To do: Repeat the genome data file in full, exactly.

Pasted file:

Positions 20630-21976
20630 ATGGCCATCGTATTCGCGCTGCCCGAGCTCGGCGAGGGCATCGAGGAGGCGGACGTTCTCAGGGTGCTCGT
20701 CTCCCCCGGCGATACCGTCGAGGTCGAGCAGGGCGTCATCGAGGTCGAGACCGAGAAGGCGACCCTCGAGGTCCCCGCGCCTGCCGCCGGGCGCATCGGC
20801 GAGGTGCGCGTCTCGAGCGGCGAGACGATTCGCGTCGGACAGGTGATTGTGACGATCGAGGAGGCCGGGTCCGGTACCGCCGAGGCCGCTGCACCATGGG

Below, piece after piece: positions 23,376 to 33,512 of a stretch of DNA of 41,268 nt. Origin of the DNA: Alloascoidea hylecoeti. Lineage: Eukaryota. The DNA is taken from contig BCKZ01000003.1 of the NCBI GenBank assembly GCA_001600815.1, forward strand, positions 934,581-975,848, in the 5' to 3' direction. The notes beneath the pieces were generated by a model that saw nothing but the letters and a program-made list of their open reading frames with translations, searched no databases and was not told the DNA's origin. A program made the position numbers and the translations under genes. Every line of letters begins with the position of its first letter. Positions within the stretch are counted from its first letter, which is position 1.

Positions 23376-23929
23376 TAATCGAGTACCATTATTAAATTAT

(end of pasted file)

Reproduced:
Positions 20630-21976
20630 ATGGCCATCGTATTCGCGCTGCCCGAGCTCGGCGAGGGCATCGAGGAGGCGGACGTTCTCAGGGTGCTCGT
20701 CTCCCCCGGCGATACCGTCGAGGTCGAGCAGGGCGTCATCGAGGTCGAGACCGAGAAGGCGACCCTCGAGGTCCCCGCGCCTGCCGCCGGGCGCATCGGC
20801 GAGGTGCGCGTCTCGAGCGGCGAGACGATTCGCGTCGGACAGGTGATTGTGACGATCGAGGAGGCCGGGTCCGGTACCGCCGAGGCCGCTGCACCATGGG

Below, piece after piece: positions 23,376 to 33,512 of a stretch of DNA of 41,268 nt. Origin of the DNA: Alloascoidea hylecoeti. Lineage: Eukaryota. The DNA is taken from contig BCKZ01000003.1 of the NCBI GenBank assembly GCA_001600815.1, forward strand, positions 934,581-975,848, in the 5' to 3' direction. The notes beneath the pieces were generated by a model that saw nothing but the letters and a program-made list of their open reading frames with translations, searched no databases and was not told the DNA's origin. A program made the position numbers and the translations under genes. Every line of letters begins with the position of its first letter. Positions within the stretch are counted from its first letter, which is position 1.

Positions 23376-23929
23376 TAATCGAGTACCATTATTAAATTAT